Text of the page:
It has struck me that there are many practical evidences for the power of God in Christianity. One of them is, in my judgment, in what we in theology call the perseverance of the saints. Perseverance is evidenced when believers in Christ do not give up in the Christian life even though there are many arguments in favor of giving up on many occasions.
There is a beautiful song, called “His Eye Is on the Sparrow,” that begins with the question, “Why should I be discouraged?” The song goes on to explain that we should not be discouraged because God’s eye is on us and, in addition to that, he keeps us. He keeps the sparrow. He certainly preserves his children. But when we examine our personal experience, we often find ample reasons for discouragement.
Sometimes people feel like giving up because of opposition. There is a great character in the Bible who portrays that well. I am thinking of the prophet Jeremiah. Jeremiah probably had more opposition to his message over a period of more years than any character in all of Scripture. Yet he was called to bear a witness there in Jerusalem in a declining period of the nation’s history for about fifty years. And he did it year after year after year in spite of opposition.
The people to whom Jeremiah prophesied maligned him, arrested him, put him in prison, and threw him in a cistern. Nevertheless, he did not give up. He hung in there to the end. Jeremiah did not like the assignment God had given him, and he told God so on more than one occasion. But he hung in there because that is what God gave him to do. So, as we see, opposition tends to grind us down.
Another thing that often brings discouragement is a lack of results. I am referring to fruitlessness, so far as we can see in our efforts for Christ. We try to bear witness in a difficult situation or live in a moral way in certain circumstances over a period of time, but we just don’t seem to accomplish what we wish. The prophet Elijah is a good example of that. Elijah tried to be a witness in Israel for a period of many years and under terribly difficult circumstances. In his judgment, in spite of the fact that God had operated powerfully in what he did, he saw no results.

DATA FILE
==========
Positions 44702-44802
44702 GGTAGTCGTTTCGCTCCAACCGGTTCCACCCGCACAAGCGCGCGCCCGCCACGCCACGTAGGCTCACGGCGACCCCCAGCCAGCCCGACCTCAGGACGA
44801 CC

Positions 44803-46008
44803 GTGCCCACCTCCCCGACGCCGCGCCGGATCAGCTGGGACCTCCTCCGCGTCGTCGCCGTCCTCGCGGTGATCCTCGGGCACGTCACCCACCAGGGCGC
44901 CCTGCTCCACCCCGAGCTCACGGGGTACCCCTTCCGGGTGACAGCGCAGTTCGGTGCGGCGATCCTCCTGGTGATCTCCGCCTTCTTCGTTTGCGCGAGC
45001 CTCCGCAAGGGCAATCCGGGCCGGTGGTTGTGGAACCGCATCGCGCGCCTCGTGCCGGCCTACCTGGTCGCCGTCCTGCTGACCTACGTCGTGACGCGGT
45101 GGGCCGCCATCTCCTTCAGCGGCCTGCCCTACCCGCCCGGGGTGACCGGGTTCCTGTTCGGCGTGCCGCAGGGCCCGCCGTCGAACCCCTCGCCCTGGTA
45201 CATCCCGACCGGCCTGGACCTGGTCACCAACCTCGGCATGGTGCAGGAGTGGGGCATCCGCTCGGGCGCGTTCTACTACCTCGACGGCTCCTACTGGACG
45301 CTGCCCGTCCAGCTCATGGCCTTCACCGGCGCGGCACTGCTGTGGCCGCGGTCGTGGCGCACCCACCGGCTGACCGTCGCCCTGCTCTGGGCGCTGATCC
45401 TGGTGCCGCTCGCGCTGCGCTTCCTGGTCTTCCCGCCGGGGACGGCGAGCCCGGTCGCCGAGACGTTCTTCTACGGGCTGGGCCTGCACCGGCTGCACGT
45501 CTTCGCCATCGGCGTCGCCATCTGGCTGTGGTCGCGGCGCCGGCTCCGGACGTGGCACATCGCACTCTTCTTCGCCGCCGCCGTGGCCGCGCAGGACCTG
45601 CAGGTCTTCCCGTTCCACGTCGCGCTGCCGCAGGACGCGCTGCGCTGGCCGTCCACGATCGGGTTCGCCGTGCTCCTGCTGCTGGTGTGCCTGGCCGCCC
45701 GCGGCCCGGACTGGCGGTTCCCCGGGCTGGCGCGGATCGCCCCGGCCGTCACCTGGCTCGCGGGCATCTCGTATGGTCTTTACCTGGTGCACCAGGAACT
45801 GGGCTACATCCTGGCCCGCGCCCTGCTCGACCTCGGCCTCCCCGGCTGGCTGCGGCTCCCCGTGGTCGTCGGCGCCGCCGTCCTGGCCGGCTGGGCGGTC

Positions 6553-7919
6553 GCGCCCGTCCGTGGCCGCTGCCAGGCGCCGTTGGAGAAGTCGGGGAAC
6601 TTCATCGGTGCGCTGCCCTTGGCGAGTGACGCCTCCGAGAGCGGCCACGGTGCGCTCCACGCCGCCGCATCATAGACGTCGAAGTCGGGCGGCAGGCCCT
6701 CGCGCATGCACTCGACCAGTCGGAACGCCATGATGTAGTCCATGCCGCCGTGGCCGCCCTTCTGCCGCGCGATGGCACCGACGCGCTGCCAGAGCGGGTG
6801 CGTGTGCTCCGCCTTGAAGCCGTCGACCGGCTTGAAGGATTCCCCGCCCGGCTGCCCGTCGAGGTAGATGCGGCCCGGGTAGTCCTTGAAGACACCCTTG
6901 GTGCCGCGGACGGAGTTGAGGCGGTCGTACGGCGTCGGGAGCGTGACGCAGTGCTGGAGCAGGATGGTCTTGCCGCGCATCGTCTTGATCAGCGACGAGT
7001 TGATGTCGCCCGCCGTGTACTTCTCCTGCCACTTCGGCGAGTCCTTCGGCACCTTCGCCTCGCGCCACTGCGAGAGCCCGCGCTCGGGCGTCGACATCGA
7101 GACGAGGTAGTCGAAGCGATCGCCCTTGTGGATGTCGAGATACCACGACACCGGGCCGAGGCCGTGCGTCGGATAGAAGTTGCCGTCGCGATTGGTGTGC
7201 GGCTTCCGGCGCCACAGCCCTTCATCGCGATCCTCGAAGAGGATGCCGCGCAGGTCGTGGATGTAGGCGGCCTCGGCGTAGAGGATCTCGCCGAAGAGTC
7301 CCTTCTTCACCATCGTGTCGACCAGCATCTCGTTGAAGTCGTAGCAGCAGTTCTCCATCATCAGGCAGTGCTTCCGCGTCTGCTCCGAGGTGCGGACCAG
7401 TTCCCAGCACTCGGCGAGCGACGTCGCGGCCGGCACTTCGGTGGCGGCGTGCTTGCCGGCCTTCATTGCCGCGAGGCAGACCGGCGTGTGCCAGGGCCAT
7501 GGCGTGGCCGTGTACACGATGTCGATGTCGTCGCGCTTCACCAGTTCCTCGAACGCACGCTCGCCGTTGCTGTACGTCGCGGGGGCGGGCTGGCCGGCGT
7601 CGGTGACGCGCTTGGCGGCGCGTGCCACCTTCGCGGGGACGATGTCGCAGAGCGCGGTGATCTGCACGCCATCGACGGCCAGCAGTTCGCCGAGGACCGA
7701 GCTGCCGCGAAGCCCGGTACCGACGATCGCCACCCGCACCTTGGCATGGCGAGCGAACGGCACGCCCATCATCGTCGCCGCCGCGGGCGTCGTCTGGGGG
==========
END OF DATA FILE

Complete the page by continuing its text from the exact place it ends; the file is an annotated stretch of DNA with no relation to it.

Elijah experienced great victory on Mt. Carmel when God sent down fire from heaven and burnt up his offering, and all of the prophets of Baal were overthrown and killed. And yet immediately after that, Elijah was so discouraged that he fled into the wilderness and sat down under a broom tree. When God asked him what was wrong, why he was discouraged, Elijah said, “I have had enough, Lord. Take my life; I am no better than my ancestors” (1 Kings 19:4). Elijah, in spite of his great victories, was ready to give up.
I do not know how you feel, but I suppose there have been times in your life, even if you are not living through one right now, when you have felt that way. You have tried to do what God gave you to do, and you have tried to be faithful. Yet, there has been opposition, or you have seen few results, or perhaps you are just getting tired of it. There has come a time when you would like to give up. You would like to quit.
With that in mind, let us turn to the twelfth chapter of 2 Corinthians. We have been studying the actions of the Apostle Paul concerning the church in Corinth. I want you to see that the Apostle Paul, in spite of the same kind of difficulties and discouragement that we face, did not give up. This chapter gives us insight into the kind of tenacity that Paul had. Paul’s perseverance was not necessarily something intrinsic to his character. Rather, Paul was able to persevere because God was doing something in him and through him. And because God was doing it, Paul did not give up even under the most difficult circumstances.